Gold futures in New York reached a new 25-year high Friday, joined by other precious and base metals as a weaker dollar kindled speculation about still more gains in a shortened pre-holiday session.

Platinum reached a new 26-year high, boosted by investment fund buying, strong consumer demand and gold's strength, while copper stretched its rally to another high for benchmark futures.

U.S. exchanges will be closed on Monday, Jan. 16, to commemorate the birth of Martin Luther King Jr. Trading will resume Tuesday.

At the New York Mercantile Exchange's COMEX division, February delivery gold jumped $7.7, or 1.4 percent, to $557 an ounce, trading to $558.80, which was the loftiest for benchmark futures since January 1981.

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A flurry of pre-weekend buying after the London afternoon bullion fix helped awaken the previously sleepy market. Futures managed to surpass Tuesday's quarter-century peak at $553.10.

A fall in the dollar Friday made gold look cheaper to overseas investors. Traders questioned how much further the Federal Reserve will raise U.S. interest rates, after U.S. retail sales were reported weaker than expected in December, but were revised up for November, while the Producer Price Index was higher than forecast, but below expectations once food and energy prices were subtracted.

With central banks considering increasing gold reserves, the economy of largest gold consumer India expanding and mining companies slow to discover rich new reserves, demand for gold looks robust going forward and supply limited.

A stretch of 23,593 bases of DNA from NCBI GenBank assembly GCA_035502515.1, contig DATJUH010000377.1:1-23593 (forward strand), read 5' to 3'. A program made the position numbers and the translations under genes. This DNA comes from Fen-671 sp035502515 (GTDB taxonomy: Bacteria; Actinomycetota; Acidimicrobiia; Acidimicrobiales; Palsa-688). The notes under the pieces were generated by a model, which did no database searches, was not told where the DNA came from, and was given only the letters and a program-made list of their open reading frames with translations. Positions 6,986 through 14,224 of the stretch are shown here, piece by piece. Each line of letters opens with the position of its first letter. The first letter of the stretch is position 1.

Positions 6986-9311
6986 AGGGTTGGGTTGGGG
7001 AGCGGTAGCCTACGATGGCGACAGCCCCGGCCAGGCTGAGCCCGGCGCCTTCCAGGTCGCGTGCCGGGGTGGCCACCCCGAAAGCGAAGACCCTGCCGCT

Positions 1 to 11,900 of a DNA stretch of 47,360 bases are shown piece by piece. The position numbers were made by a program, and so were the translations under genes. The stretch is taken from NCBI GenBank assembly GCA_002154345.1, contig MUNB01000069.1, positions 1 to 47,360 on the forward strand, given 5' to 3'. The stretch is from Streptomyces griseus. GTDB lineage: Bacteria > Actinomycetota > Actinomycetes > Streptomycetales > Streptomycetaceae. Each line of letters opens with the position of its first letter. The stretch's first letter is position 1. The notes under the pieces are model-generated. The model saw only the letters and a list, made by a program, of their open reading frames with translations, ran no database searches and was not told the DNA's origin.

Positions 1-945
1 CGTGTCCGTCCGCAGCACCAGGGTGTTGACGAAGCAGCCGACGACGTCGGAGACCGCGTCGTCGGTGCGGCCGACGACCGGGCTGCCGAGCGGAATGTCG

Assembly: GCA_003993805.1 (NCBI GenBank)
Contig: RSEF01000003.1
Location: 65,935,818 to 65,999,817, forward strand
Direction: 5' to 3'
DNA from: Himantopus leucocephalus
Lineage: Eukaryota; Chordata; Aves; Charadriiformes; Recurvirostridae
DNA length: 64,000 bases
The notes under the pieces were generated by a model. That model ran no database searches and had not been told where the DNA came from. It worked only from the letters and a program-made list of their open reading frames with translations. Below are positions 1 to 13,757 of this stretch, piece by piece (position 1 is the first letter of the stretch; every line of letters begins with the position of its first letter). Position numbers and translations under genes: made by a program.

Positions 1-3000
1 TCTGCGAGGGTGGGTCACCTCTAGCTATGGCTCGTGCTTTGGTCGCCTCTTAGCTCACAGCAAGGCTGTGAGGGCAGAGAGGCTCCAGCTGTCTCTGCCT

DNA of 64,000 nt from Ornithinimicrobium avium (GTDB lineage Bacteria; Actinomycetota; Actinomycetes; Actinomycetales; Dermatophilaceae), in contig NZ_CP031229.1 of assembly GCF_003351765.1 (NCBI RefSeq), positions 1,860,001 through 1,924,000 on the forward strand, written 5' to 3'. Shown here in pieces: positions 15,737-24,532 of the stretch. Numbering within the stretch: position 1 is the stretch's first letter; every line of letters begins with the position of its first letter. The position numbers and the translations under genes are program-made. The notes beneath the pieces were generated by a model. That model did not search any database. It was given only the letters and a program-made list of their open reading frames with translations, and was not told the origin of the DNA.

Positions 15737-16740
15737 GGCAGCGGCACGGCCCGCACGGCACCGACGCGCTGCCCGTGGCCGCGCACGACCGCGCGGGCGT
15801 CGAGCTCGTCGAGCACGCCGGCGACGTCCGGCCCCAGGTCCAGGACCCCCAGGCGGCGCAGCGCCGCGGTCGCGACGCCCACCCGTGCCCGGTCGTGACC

"Having cleared the $550 level, gold now looks set to target $565 ...," James Moore at TheBullionDesk.com said in a market update.

Deutsche Bank, meanwhile, raised its gold price forecast by 16 percent to $570 an ounce for 2006 and by 26 percent to $660 for 2007.

NYMEX April platinum futures surged $13.60, or 1.3 percent, to end at $1,043.60 an ounce, after trading as high as $1,044.40, a price last seen in March 1980.

COMEX March copper gained 2.50 cents to finish at $2.1125 a lb, reaching as high as $2.1205 per lb.

Buyers stocked up on the red metal after it declined following the release of the disappointing economic headlines.

In Chile, a nine-day strike by contractual workers continued at Codelco on Friday, but top executives at the world's largest producer said it has not affected production from the largest copper mining company.

The New York Board of Trade's March arabica contract gained 2.40 cents, or 2.04 percent, to finish the day at $1.1995 per lb, after dealing from $1.1720 to $1.2050. On Tuesday, the benchmark futures reached a near seven-month high at $1.2160.

Some of the professional buying was position-adjusting related to the expiration of February options at the close of trade. Option owners tried to push futures into the money so their holdings would expire in the money, but faced resistance from the desks that held the other side of the trades.

"The $1.20 strike level was a bit more neutral than the $1.15, so they pretty much pushed the market to settle as near as they could to the strike to protect themselves," one floor trader said.